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This seems like a simple thing, but my brain doesn't seem to be working today, and my searches haven't turned up a helpful answer.

I have lots of code that extends Cocoa classes via categories (it's open source, too). Some methods want to call the delegate; the old code used informal protocols to do this, but now when building targeting 10.6, I get the warning:

warning: '-outlineView:menuForTableColumn:byItem:' not found in protocol(s)

As an example, here's a category:

@interface NSOutlineView (DSOutlineViewCategories)

- (NSMenu *)menuForEvent:(NSEvent *)event;


Which used an informal protocol to declare a delegate method:

@interface NSObject (DSTableViewDelegate)

- (NSMenu *)outlineView:(NSOutlineView *)olv menuForTableColumn:(NSTableColumn *)tableColumn byItem:(id)item;


And the implementation calls that on the delegate:

@implementation NSOutlineView (DSOutlineViewCategories)

- (NSMenu *)menuForEvent:(NSEvent *)event
    NSPoint point = [self convertPoint:[event locationInWindow] fromView:nil];
    NSInteger column = [self columnAtPoint:point];
    NSInteger row = [self rowAtPoint:point];
    id item = [self itemAtRow:row];

    if (column >= 0 && item && [[self delegate] respondsToSelector:@selector(outlineView:menuForTableColumn:byItem:)])
        return [[self delegate] outlineView:self menuForTableColumn:[[self tableColumns] objectAtIndex:column] byItem:item];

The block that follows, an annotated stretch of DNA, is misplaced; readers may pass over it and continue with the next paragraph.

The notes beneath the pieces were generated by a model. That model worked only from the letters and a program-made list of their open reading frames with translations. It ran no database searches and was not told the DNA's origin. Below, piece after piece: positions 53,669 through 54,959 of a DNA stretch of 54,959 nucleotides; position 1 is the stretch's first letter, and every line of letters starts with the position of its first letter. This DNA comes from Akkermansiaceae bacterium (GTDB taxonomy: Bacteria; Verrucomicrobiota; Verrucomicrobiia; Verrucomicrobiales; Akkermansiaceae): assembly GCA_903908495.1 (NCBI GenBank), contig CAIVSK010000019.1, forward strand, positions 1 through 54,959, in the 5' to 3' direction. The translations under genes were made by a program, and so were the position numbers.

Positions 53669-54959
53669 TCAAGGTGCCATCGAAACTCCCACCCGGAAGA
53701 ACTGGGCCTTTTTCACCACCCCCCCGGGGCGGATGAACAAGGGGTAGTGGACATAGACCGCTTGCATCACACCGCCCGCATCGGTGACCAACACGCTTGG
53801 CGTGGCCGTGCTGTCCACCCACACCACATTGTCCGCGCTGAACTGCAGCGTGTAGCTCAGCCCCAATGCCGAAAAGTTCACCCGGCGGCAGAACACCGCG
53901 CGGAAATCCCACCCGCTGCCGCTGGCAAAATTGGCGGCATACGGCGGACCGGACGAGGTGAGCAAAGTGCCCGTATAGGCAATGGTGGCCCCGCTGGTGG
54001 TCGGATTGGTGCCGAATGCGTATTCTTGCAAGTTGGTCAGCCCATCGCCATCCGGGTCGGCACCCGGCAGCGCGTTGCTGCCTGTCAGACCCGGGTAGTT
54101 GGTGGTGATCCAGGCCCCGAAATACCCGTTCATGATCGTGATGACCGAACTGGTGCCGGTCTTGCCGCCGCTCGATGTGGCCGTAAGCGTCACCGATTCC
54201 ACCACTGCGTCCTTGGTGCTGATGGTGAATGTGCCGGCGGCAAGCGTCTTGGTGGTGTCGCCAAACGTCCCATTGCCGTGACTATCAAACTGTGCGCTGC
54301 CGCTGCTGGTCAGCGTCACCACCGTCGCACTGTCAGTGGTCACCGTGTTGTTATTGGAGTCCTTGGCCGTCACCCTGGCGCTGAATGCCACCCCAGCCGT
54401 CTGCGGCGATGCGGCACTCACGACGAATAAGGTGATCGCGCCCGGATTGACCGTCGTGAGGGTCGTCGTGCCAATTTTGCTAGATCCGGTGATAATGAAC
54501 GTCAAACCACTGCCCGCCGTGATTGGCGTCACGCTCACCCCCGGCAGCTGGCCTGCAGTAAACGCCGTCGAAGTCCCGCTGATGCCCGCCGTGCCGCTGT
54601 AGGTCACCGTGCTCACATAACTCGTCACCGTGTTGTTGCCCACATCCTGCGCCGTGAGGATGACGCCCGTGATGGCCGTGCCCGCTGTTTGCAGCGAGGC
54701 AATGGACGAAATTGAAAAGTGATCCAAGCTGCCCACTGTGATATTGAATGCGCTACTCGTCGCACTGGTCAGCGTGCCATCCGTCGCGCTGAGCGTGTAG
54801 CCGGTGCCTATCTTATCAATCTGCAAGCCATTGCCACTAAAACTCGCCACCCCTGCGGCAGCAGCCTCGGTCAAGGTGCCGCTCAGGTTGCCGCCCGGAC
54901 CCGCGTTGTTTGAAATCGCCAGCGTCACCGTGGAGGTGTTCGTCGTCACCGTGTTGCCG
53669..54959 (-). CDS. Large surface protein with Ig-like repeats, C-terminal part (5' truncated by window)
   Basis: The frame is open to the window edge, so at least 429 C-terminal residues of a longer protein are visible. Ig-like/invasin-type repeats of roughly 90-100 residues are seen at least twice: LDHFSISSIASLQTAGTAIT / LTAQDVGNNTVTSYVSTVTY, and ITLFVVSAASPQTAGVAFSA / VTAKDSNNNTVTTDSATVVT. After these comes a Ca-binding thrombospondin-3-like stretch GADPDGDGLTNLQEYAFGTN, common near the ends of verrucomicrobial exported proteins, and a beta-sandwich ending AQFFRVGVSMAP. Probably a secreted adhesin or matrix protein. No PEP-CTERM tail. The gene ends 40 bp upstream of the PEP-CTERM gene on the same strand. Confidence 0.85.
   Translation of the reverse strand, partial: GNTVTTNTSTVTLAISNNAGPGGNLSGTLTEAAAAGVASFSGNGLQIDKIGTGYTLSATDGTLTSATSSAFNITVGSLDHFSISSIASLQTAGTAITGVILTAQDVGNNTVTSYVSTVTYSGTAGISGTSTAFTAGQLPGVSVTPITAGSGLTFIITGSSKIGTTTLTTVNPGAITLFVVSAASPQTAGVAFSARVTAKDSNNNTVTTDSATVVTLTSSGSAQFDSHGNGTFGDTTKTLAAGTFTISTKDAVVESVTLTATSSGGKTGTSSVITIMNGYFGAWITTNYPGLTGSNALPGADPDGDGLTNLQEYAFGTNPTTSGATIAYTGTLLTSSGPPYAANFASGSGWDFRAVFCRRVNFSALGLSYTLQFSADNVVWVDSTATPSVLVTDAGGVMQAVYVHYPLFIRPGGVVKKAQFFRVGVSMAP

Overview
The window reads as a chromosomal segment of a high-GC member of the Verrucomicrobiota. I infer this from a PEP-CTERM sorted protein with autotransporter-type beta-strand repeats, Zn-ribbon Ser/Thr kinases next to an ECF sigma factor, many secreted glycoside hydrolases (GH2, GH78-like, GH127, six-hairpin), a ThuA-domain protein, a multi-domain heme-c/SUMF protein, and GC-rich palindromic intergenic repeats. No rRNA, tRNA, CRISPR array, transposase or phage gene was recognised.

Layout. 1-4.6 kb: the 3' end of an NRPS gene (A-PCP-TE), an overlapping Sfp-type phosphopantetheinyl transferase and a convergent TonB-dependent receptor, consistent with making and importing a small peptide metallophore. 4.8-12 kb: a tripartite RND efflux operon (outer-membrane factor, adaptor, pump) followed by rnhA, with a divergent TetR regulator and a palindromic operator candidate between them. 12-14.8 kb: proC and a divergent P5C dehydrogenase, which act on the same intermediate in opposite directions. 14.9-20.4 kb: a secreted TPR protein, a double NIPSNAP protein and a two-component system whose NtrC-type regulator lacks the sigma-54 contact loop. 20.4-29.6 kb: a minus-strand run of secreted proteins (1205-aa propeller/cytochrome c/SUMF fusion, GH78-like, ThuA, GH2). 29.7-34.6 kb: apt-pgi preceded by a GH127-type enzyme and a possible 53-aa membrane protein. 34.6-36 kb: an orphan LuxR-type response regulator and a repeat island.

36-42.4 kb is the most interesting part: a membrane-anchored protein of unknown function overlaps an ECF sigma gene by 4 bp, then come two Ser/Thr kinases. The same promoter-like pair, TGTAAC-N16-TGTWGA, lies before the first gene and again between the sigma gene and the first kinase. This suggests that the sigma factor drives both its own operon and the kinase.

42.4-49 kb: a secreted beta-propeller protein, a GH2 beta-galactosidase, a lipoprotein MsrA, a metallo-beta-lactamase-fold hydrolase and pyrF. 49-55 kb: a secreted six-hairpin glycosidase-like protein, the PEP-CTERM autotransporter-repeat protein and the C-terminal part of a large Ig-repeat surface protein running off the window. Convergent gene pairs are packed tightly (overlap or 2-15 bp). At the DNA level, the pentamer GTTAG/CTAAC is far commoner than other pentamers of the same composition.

return [super menuForEvent:event];


How can I update this code for 10.6 (and beyond), to avoid the "not found in protocol(s)" warning?

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up vote 0 down vote accepted

I think this is because the NSOutlineView delegate is now typed as id <NSOutlineViewDelegate> rather than a plain id as it was in the 10.5 SDK. The category is declared on NSObject, but the compiler doesn't see the delegate object as inheriting from NSObject, so it doesn't recognize that it would respond to the message. Before, since the delegate was a plain id, it wouldn't complain about any message sent to it, as long as it could find the declaration somewhere.

The quick and dirty fix would be to just add a cast, making the code [(id)[self delegate] outlineView:self menuForTableColumn:[[self tableColumns] objectAtIndex:column] byItem:item];

To be a little more formal, you could declare your own formal delegate protocol which inherits from NSOutlineViewDelegate, which would look like

@protocol DSOutlineViewDelegate <NSOutlineViewDelegate>

- (NSMenu *)outlineView:(NSOutlineView *)olv menuForTableColumn:(NSTableColumn *)tableColumn byItem:(id)item;


Then, in the code that calls it, you would want to be calling the method on an object with type id <DSOutlineViewDelegate>. You can do this by declaring a new method that does the casting for you, like:

- (id <DSOutlineViewDelegate>)ds_delegate
    return (id <DSOutlineViewDelegate>)[self delegate];

Then, in the actual code, you'd call:

[[self ds_delegate] outlineView:self menuForTableColumn:[[self tableColumns] objectAtIndex:column] byItem:item];

and the compiler should be OK with that. Since the method is declared as optional in the protocol, you still want to check at runtime whether the delegate actually responds to the selector.

share|improve this answer
Thank you very much. That did indeed solve it. I had considered creating a protocol like that, but shied away from using a cast; usually a red flag. But entirely appropriate in this situation. – Dejal Jun 4 '11 at 5:05

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